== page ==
We are getting close to the first hard frost (we had a few mild frosts the past week) here in the Northeast and that will mostly put an end to my home garden. While the basil is mostly past peak, I’ve done a pretty good job at keeping it trimmed. It hasn’t all gone to flowers and there are still plenty of leaves that will need to be cut and used.
For the love of god stop buying overpriced pizza sauce at the grocery store. Especially this time of year where local tomatoes are abundant. There’s no need to over complicate your pizza.
Pizza should cook quickly, whether it’s on a pan, stone or grill. There’s no time or reason to let a complicate sauce cook and simmer on your dough. Trust me, your local pizza shop isn’t doing this. There is an easier way!
It’s actually not that hard to make good pizza at home. It takes a little time, a little patience, and a little practice. But how do you make great pizza? That takes more practice and experience plus good quality ingredients. No matter what type of pizza is your favorite, all great pizza starts at the bottom with the crust.
I’m going to assume you’re already doing the basics like starting with good ingredients and measuring by weight, not volume. Here are three often overlooked details that can take your pizza crust from merely good to great.
If my text messages or website traffic are any indication, people are rediscovering, or at least trying, the joys (and some frustrations!) of baking homemade bread and pizza during the quarantine. Nothing could make me happier. I’m filling up my freezer with lots of anxiety baking. It might not help my waistline but it is helping my mental health during these strange times.
I’ll admit to being skeptical about these gluten-free alternative personal pizza crusts but by the end of the night they had definitely won me over. They won’t ever replace true pizza crust and they just flat out confused the kids when I refer to them as pizzas but they did help satisfy that the pizza craving during our January cleanse when the alternative might have been to cave to the craving and eat half a pie myself.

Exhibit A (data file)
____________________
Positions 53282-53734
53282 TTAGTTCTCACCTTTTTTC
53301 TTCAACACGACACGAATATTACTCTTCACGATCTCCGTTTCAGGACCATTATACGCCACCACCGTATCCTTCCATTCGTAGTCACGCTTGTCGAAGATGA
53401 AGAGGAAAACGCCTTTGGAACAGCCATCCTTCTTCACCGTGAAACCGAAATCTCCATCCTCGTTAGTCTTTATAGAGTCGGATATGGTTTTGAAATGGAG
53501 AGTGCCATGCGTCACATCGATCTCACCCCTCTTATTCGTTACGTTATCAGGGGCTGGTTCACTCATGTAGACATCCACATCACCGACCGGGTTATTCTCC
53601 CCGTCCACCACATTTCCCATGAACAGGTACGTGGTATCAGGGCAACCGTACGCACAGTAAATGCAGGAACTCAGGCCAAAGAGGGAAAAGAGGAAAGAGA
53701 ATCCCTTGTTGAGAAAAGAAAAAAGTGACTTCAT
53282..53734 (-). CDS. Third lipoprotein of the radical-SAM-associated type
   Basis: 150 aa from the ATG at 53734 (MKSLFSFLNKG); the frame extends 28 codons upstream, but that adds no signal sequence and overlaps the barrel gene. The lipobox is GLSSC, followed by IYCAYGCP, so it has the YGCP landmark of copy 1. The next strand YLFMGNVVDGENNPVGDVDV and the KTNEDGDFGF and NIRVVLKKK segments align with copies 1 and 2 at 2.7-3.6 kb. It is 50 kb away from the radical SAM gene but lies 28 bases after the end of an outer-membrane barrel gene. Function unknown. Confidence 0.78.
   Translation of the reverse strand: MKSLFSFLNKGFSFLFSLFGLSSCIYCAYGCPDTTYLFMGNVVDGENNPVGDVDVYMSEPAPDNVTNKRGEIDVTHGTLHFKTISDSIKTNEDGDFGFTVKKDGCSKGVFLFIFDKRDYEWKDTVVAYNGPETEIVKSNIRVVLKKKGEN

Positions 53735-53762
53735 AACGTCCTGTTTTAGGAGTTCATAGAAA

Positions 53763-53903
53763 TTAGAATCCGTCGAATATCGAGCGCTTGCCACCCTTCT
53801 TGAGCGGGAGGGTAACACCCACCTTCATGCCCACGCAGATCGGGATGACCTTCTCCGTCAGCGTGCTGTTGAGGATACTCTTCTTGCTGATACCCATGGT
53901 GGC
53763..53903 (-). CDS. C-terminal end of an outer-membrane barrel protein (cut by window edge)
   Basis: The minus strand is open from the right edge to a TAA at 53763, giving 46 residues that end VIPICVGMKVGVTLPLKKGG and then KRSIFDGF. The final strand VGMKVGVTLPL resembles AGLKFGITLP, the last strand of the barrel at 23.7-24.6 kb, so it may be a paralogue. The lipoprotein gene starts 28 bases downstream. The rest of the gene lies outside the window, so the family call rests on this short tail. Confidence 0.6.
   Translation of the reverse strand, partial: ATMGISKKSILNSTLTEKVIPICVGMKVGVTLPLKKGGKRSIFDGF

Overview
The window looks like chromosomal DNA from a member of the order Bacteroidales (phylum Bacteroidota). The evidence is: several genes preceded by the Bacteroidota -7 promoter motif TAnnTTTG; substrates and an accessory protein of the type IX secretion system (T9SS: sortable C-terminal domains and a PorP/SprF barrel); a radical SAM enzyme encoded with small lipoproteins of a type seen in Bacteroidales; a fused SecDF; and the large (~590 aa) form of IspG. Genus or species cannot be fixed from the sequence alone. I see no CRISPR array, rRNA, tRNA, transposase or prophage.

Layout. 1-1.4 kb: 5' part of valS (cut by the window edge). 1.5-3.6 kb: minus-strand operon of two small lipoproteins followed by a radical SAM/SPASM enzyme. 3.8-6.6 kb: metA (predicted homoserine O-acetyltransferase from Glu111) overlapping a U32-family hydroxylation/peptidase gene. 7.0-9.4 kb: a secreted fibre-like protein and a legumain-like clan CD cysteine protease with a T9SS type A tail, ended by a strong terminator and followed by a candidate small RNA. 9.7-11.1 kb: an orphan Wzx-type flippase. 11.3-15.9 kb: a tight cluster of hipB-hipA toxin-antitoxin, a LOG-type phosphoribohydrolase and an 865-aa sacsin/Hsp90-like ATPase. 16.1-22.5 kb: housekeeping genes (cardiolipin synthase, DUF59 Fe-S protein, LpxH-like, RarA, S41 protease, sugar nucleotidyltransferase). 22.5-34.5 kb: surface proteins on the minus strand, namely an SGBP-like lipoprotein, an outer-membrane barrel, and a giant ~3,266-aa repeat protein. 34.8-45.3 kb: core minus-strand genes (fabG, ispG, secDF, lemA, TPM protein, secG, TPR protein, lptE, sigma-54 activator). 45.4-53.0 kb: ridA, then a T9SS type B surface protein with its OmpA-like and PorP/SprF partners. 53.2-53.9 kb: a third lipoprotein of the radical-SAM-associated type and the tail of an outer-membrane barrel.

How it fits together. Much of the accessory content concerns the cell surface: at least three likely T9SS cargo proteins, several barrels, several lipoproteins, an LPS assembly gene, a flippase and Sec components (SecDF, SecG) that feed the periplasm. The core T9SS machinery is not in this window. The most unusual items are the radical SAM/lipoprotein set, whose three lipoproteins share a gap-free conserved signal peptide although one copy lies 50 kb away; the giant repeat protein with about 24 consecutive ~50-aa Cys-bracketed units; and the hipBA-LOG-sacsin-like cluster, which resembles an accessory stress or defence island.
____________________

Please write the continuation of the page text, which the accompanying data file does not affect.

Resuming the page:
The dough is knead-free, flour-free, and gluten-free and comes together fairly quickly and easily. We topped our mini-pies with sauce, various roasted veggies, and cheese for a delicious and filling protein-packed pizza fix without any of the guilt or cost of takeout.
That’s not to say that everything went smoothly with the first batch…
So it’s parent-teacher conference time. Both kids are doing fine but it’s a good reminder for me to never minimize their accomplishments. It’s something that I find challenging at times. It can be easier for me to point out what else they could have done than to praise what they have done.
By this point, it’s very obvious that while Cecilia and I share many traits, how we learn is vastly different. How someone with my genes can hate flash cards? I still have flash cards I made in college! (At some point, on some Saturday, Michelle will discover them in the basement and take them to the transfer station.) It’s not my job to change her or make her see it my way (unless it’s about Boston sports). It’s my job to be on team Ce, to root for her and encourage her. To make sure she understands that I’m proud of her regardless not because she is perfect or smart. That I’m most proud of her high marks in effort and how she has the confidence to keep trying new things.
We had a rare Saturday where we had very little scheduled. We weren’t entertaining. We weren’t crashing someone’s house to be entertained. We had no houseguests. No expectations. The only official thing on the docket was a make-up field hockey game late in the afternoon. Otherwise we were free to make like Whitman or Thoreau, men who valued the virtue of loafing, and spend a Saturday doing very little.
You can probably guess how this goes.
It was a challenge for Michelle to turn off her puritan work ethic. The sweetness of doing nothing does not come naturally. The clutter in the basement, or under the cabinet in the bathroom, or that one drawer in the kitchen, was a siren song…